Note that the current administration has brought on board in a variety of positions in the Department of Agriculture and other agencies lots for former Monsanto lawyers. And MPAA lawyers. And no doubt other corporations' former counsel. These folks are going to be making policy decisions that benefit . . . who? You and me and the public interest?

Comment Re:News for nerds. (Score 1) 763

Left Pants Pocket: Primary car key + house key.

Right Pants Pocket: Car Key + house key, and key to brother-in-law and sister's house. And a separate key ring with garage key, 2 keys to get into my place of employment and my office there, and one mystery key that I've had for 25 years. What it opens is a dim memory long lost in the past. I keep it out of sentimentality or maybe laziness. Also have a RFID card that accesses some doors at work.

In my office: All the other keys needed for various secure areas, desk, file cabinets, lock-out devices, et cetera. They never leave work.

In my home: All the other keys needed for file cabinets, bike, tool shed, my arsenal (gun safe). They never leave the house.

Note: I will NOT get locked out of my car or my house, hence the two sets of keys. The car keys (late model Jeep) are embedded in a keyless entry fob-thing. A pretty potent weapon, if you think about it and if you need it. And if I don't have ready access to my, um, arsenal.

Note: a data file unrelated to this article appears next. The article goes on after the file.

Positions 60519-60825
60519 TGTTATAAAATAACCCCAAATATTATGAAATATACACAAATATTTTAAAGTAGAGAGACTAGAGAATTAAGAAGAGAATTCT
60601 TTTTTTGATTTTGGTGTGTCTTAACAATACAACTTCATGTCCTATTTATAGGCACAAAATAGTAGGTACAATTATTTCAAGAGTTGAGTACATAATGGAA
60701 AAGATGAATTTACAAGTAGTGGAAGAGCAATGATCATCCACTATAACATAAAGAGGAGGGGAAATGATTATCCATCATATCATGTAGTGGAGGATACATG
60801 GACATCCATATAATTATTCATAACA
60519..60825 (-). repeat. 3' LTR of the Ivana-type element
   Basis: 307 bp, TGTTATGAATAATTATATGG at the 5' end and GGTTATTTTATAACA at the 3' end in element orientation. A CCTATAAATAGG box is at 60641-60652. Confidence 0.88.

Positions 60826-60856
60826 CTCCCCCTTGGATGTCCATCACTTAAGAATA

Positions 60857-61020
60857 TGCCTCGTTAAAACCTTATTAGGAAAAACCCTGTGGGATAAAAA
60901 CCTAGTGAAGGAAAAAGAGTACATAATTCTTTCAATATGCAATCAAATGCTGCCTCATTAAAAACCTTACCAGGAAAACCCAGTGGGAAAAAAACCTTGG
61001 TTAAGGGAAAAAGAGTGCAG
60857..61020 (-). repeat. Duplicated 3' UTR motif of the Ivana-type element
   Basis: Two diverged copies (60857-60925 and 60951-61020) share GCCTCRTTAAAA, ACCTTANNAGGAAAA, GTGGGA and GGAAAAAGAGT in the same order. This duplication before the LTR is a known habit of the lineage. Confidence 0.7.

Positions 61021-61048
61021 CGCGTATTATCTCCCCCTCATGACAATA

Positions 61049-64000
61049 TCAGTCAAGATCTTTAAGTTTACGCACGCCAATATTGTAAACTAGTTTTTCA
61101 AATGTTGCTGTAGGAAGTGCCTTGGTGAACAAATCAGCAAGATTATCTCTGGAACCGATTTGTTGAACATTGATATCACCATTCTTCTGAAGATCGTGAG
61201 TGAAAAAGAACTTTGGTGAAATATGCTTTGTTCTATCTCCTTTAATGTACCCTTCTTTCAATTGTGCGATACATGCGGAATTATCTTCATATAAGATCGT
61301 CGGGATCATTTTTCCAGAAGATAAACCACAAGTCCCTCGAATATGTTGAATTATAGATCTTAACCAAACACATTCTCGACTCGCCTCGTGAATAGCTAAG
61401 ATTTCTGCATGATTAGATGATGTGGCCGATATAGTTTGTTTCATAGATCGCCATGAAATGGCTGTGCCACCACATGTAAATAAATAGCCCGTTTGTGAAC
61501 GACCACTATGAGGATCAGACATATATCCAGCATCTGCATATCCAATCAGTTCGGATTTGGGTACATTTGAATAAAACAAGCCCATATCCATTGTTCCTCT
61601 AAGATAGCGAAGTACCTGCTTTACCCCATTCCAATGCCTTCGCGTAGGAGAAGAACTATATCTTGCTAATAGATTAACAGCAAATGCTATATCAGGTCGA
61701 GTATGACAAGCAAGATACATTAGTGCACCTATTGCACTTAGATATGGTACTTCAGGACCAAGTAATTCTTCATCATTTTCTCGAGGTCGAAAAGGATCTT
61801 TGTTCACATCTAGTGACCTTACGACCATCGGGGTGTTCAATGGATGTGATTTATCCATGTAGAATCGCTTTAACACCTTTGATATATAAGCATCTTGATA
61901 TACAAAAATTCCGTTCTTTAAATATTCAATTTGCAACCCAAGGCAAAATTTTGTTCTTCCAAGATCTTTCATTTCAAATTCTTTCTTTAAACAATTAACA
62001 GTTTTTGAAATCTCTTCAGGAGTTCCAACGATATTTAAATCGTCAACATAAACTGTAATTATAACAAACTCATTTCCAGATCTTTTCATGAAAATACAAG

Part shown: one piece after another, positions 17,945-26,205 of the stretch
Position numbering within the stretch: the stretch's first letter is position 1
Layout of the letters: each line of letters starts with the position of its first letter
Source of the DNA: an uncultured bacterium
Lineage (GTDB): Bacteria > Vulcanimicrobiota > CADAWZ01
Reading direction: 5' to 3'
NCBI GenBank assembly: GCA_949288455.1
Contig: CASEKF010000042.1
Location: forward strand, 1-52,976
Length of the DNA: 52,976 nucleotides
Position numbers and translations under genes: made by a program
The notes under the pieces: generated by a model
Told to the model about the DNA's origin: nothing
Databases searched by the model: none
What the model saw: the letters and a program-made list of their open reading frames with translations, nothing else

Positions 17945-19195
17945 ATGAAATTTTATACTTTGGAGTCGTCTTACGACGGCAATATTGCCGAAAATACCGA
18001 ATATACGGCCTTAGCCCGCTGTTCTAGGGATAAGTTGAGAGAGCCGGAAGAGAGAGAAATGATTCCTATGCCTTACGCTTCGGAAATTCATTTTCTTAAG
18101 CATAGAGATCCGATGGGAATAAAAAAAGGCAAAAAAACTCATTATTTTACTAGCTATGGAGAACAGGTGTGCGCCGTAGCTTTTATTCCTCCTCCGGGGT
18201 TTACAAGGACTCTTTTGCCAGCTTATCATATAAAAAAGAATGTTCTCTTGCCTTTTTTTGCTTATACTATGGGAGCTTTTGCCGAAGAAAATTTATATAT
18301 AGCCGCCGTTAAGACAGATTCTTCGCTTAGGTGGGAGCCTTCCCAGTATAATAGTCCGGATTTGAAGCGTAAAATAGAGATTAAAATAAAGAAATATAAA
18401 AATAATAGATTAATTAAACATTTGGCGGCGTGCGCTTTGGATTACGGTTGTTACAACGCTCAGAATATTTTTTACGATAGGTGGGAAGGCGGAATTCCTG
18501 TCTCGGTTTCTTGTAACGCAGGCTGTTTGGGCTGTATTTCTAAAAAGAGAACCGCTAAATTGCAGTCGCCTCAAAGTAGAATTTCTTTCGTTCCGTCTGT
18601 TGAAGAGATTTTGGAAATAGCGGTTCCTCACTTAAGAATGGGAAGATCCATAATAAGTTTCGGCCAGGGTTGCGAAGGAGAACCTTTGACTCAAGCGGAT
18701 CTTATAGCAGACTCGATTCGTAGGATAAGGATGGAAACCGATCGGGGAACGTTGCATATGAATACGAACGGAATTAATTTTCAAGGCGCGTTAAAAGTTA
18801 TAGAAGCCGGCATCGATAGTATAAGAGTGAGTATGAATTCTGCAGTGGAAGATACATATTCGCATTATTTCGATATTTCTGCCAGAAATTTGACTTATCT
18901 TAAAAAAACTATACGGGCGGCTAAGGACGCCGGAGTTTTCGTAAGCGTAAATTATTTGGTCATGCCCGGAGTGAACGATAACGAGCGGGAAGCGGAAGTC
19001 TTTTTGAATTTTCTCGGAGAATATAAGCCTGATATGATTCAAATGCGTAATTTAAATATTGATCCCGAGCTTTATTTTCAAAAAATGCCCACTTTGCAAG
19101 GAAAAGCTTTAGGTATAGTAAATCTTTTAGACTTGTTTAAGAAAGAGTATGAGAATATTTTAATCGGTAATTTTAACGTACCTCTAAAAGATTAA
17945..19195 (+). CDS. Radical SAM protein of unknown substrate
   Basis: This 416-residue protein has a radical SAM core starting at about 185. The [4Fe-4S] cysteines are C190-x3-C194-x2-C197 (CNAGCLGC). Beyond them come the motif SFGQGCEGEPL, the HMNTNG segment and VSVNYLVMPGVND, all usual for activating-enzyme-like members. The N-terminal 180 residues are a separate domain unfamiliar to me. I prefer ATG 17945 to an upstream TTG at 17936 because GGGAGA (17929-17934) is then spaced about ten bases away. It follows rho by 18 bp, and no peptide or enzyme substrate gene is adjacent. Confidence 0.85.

Comment Re:Roomba - the nemesis of cats everywhere (Score 1) 79

Funny, my cats ignore these things (Roomba and Scooba). Except for the first day when one of them decided to perch on Roomba and somehow pushed the on button. She had a real puzzled look as the thing beeped and started into its random walk. . . Actually rode the thing for a little while until finally loosing interest, hopping off to find some sun light. Now the dog, on the other hand, was a different story. The dog didn't pay much attention to Roomba at first until Roomba came by and swept up some of the dog food the damn dog habitually scatters around the food bowl while eating. The dog now considers Roomba to be a food-robbing mortal enemy requiring much barking and growling and carrying on until the cleaning cycle is completed. Doesn't physically attack the robot, just walks along beside it going crazy. I've learned to ignore the dog. While I have to admit neither of the robots do a thorough job, they do keep me from vacuuming and moping as often as I did before they arrived.